On crying “uncle” and an unconstitutional law in New York

The Journal News, only willing to subject itself to so much pain, took down their gun owner database.

A suburban New York newspaper that outraged gun owners by posting the names and addresses of residents with handgun permits removed the information from its website Friday.

The Journal News took down the data just three days after the state enacted a gun control law that included privacy provisions for permit holders.

The provisions were a reaction to interactive maps the newspaper published on LoHud.com that pinpointed thousands of permit holders in Westchester and Rockland counties.

They gave some cockamamie excuse about the spirit of New York’s new gun law but the reality is likely that they realized the screwed up pretty badly.

Speaking of New York’s new gun law, it might be unconstitutional. Heller declared that handgun bans are unconstitutional. New York’s seven round magazine limit has rendered nearly every handgun that is not a revolver illegal. That is a de facto banishment of the hand guns, thus, unconstitutional.

Even though the New York law is not an outright ban of 9mm and .40-caliber handguns, it does make most of them inoperable, and thus would seem to fly in the face of the Supreme Court’s 2008 decision in Heller v. District of Columbia, in which the Court noted that “handguns are the most popular weapon chosen by Americans for self-defense in the home, and a complete prohibition of their use is invalid.” Even more to the point, the Court also held that restrictions short of complete bans could also fail constitutional muster. Thus it ruled invalid the District’s requirement “that firearms in the home be rendered and kept inoperable at all times,” noting that doing so “makes it impossible for citizens to use them for the core lawful purpose of self-defense and is hence unconstitutional.” (The holding in Heller was applied to the states in McDonald v. City of Chicago.)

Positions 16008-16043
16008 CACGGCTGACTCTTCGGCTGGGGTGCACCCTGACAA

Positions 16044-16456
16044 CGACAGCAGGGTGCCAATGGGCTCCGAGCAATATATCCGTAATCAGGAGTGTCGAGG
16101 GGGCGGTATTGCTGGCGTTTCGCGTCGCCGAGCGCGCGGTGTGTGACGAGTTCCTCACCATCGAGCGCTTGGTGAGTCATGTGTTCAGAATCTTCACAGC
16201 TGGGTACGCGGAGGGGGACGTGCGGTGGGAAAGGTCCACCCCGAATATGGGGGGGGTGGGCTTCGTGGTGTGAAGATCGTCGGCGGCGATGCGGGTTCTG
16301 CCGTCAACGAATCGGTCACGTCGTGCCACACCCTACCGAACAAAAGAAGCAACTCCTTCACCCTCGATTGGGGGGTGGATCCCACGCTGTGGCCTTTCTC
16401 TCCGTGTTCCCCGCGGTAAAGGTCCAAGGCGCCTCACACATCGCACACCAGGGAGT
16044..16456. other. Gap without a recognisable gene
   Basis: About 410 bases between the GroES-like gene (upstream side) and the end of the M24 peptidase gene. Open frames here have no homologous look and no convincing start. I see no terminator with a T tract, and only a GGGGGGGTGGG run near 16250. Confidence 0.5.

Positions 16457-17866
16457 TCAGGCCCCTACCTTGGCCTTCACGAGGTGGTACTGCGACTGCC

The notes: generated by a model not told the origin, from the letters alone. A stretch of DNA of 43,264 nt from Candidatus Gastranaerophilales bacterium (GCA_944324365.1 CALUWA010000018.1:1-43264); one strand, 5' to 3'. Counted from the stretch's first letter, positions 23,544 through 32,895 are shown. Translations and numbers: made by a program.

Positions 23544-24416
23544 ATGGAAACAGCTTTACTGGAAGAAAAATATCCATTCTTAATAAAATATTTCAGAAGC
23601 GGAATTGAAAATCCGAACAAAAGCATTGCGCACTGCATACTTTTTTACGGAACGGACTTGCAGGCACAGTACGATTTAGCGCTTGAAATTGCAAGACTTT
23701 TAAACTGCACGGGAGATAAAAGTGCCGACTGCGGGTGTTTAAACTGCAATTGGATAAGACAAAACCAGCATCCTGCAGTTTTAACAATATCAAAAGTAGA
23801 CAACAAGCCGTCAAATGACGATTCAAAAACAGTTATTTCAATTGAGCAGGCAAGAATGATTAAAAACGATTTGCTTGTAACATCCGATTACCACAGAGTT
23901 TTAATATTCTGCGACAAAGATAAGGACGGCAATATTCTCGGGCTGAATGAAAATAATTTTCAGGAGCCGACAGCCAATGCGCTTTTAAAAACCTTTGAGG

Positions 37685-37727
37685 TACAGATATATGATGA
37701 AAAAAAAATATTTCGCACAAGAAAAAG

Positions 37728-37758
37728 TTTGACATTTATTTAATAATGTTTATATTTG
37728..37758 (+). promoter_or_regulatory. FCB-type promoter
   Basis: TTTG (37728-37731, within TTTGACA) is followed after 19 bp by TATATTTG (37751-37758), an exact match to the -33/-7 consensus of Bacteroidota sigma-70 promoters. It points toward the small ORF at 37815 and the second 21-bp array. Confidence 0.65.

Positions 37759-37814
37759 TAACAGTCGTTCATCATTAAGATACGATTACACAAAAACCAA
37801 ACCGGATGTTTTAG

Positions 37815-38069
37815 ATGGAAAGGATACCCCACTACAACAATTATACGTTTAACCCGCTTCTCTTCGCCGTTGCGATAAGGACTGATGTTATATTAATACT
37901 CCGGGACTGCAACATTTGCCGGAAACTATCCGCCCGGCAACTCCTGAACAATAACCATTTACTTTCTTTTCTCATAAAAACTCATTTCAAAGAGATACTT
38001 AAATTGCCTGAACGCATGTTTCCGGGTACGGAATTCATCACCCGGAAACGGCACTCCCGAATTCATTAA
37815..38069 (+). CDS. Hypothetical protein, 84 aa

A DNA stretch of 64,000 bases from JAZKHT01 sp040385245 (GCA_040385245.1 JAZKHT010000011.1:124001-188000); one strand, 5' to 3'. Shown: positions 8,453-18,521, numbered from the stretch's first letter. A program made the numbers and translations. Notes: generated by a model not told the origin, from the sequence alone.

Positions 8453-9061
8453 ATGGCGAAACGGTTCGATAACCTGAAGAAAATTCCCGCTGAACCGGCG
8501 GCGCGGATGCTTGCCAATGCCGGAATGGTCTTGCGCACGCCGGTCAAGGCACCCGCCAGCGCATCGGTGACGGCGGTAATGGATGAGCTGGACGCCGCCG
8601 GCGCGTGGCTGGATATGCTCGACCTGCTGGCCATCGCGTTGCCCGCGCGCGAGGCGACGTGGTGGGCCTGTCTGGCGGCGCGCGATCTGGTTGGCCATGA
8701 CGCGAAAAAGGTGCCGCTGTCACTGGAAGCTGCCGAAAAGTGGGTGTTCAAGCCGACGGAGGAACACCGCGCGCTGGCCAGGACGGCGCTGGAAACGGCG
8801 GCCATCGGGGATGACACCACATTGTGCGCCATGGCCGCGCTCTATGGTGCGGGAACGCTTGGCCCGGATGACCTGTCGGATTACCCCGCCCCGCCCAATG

Bookmark the permalink.

6 Responses to On crying “uncle” and an unconstitutional law in New York

  1. Uke says:

    I feel inclined to point out that it is not merely *bans*, de facto or de jure, which are prohibited by the plain wording of the Constitution, but even *infringement*.

    Given that, I find it puzzling that we so easily accept a state doing what NY did.

    (Not us, but Americans in general.)

    • notamobster says:

      Local governments have been allowed to be more stringent from the beginning. They can’t do less than the feds, but more is acceptable.

      As regards 2A: So long as there is an avenue for the keeping and bearing, SCOTUS doesn’t seem to care what kind of hoops you have to jump through.

      • Greg B says:

        But since it is an “undue hardship” for voters to procure a valid I.D. for voting purposes, shouldn’t jumping through hoops to procure your firearm fall under the same umbrella?
        I mean, both are Constitutional Rights, correct?

        OK, OK, sarc/off

      • Uke says:

        Oh naturally they can often do more than the Feds, but that certainly has its limits.

        And that’s even before considering that the 1A specifically says “Congress shall make no law…” The 2A doesn’t say anything about Congress making or not making laws. It just says “… shall not be infringed.” Obvious implication being “… by anyone.”

        • notamobster says:

          We’re on the same boat, Uke (& paddling against the same tide, I’m afraid). SCOTUS, however disagrees.

          If the Constitution is a list of negative liberties (or limitations) upon the .gov, then it doesn’t apply the same, to the states.

          If it does apply the same to the states, then 10A is out the window.

          Are the states not intended to be free and independent entities of the federal republic?

          I realize that this makes the case for liberals in places like NYC, DC, & Chicago. I’m playing a bit of devil’s advocate, here.

          • Greg B says:

            But if the States are bound by the supposed separation of church & state thinking, wouldn’t it follow “not be infringed” apply as well?